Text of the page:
Ligeti was the most remarkable, because he had such a free spirit, and we would talk equally about Schumann, the Marx Brothers or Astor Paizzola.
Question: The first page of the novel contains this sentence: “Obviously, the idea of defending the health of a man condemned to death could be considered puzzling, unless you viewed it as a refinement of cruelty.” The book is, basically, about the refinement of the worst parts of life—bureaucracy, terrorism, the worship of the juvenile. Are we all falling more deeply in love with the worst parts of ourselves?
Answer: Yes, certainly.
The whole damn thing follows the jump.
Dear Brendan Kiley,
I am truly delighted that my book made you want to know more about me, and to read more of my books in English. (Someday soon, I hope!) In the meantime, here are a few responses to your questions.
Why is your first book to be translated into English? Which other French authors should we demand translations of?
Today, the United States translates very few European novels—I think it’s a shame. In Europe they translate a lot of American literature. It is an obvious historical change: the dominant cultural model today is American, and no longer European. And we are partly responsible: in France, for example, the avant-garde of the ‘50s (the “Nouveau Roman”) had a very tedious idea of what was avant-garde literature.
For a long time, I myself preferred American novels, because they were about more interesting things about modern life. Happily, the image of French literature has begun to change—notably, with the international success of my friend Michel Houellbecq.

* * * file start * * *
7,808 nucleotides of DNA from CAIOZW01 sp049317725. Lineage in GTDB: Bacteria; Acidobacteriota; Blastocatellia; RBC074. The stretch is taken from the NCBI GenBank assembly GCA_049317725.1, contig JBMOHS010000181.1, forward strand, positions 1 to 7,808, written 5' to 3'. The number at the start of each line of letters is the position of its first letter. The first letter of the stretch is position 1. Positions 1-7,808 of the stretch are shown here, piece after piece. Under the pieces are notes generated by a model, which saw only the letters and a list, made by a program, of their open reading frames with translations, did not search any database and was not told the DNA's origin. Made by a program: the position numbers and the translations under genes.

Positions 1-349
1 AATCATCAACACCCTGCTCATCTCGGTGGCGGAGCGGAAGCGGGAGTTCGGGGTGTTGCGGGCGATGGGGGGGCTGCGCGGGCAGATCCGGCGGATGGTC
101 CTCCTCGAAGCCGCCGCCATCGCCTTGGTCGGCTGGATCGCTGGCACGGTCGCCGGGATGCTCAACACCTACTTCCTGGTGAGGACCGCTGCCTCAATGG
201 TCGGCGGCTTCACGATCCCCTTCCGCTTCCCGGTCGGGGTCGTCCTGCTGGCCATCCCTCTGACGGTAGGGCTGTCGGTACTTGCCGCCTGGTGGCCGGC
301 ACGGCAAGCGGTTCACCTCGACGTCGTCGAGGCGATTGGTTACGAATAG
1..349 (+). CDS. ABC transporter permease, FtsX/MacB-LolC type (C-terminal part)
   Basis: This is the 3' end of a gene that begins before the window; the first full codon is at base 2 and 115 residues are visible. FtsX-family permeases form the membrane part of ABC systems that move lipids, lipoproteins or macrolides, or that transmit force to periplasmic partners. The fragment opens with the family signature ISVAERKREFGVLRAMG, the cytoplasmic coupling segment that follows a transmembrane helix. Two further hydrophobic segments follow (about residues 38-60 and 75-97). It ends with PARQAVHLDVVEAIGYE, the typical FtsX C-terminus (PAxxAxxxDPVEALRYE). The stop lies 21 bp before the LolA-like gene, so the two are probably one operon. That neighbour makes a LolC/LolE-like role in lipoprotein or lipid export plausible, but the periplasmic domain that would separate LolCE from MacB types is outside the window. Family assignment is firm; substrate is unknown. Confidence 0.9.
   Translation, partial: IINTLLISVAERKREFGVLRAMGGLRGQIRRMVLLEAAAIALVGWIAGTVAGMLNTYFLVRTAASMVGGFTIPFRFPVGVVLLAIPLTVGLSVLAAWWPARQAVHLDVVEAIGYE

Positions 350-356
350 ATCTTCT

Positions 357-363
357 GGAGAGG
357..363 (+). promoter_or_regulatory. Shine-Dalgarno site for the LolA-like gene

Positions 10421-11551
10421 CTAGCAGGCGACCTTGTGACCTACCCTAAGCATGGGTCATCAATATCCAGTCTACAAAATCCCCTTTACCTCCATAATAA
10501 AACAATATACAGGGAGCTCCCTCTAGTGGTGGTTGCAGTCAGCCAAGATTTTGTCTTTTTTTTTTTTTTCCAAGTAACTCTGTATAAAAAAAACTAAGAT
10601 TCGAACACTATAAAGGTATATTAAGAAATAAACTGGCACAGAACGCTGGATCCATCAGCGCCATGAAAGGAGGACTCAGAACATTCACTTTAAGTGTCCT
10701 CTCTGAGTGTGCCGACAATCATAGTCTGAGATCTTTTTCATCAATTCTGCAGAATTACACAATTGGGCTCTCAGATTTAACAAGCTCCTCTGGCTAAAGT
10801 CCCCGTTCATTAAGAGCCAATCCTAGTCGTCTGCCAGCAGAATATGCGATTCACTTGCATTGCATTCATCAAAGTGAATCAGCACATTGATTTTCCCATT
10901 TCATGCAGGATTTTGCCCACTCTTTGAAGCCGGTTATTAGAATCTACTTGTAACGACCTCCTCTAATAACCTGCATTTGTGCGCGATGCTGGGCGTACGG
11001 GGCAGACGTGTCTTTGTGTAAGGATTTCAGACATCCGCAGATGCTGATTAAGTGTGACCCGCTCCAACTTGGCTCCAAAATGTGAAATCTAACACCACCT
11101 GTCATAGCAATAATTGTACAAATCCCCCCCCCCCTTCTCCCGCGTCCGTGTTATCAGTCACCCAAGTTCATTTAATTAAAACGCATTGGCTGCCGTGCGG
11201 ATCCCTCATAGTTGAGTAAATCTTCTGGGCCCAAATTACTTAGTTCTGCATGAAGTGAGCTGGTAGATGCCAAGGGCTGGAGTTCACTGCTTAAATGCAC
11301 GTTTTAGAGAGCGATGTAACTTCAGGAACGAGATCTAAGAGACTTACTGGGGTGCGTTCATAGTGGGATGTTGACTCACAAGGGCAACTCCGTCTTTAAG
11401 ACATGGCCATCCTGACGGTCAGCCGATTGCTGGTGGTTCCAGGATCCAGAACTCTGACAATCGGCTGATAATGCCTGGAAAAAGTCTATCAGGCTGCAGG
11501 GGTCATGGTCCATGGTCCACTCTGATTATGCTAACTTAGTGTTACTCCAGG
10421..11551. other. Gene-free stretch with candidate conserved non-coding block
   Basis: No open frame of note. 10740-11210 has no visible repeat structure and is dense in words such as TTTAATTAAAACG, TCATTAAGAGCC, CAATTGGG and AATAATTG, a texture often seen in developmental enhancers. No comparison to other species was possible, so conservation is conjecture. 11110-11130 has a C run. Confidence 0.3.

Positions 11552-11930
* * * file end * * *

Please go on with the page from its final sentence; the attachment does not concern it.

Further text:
I’m especially sorry that Requiem pour une avant-garde isn’t available in English. Could you tell me a bit about that essay?
It is also about the same question of the avant-garde that I treat in my book, but in regards to music. I discuss how audacious Modernism, so insolent at the beginning of the 20th C. (like that of Stravinsky, Schonberg, Bartok) was transfored into an academic system, an “official” Modernism sustained by a specialized press and the universities, but without any relation to the public.
Notably, in the book, I attack Pierre Boulez and several other representatives of the “academic avant-garde”—who are particularly entrenched in France, because of the importance of the State in funding the arts. But, like in literature, there are huge talents in contemporary French music (Hersant, Florentz, Escaich); and I love the American school, from Steve Reich and John Adams.
You studied with Ligeti and Iannis Xenakis, right? Do you play an instrument?
I play piano, I have composed a little, and I’ve spent many years studying music, it’s my passion. I never thought of becoming a composer—I only wanted to be a writer—but I could not concieve of a life without music. I know many contemporary composers, and I have studied with some of them (Xenakis, Stockhausen) but Ligeti was the most remarkable, because he had such a free spirit, and we would talk equally about Schumann, the Marx Brothers or Astor Paizzola.
Astonish Me, Benoit is a great title for a radio show.
It’s about my other passion: Light opera, musical comedy,and comedic songs. The show is very successful, partly because I broadcast music that you can hear nowhere else: from Offenbach to Spike Jones, from the accordian to the Portsmouth Symphony Orchestra and Brian Eno.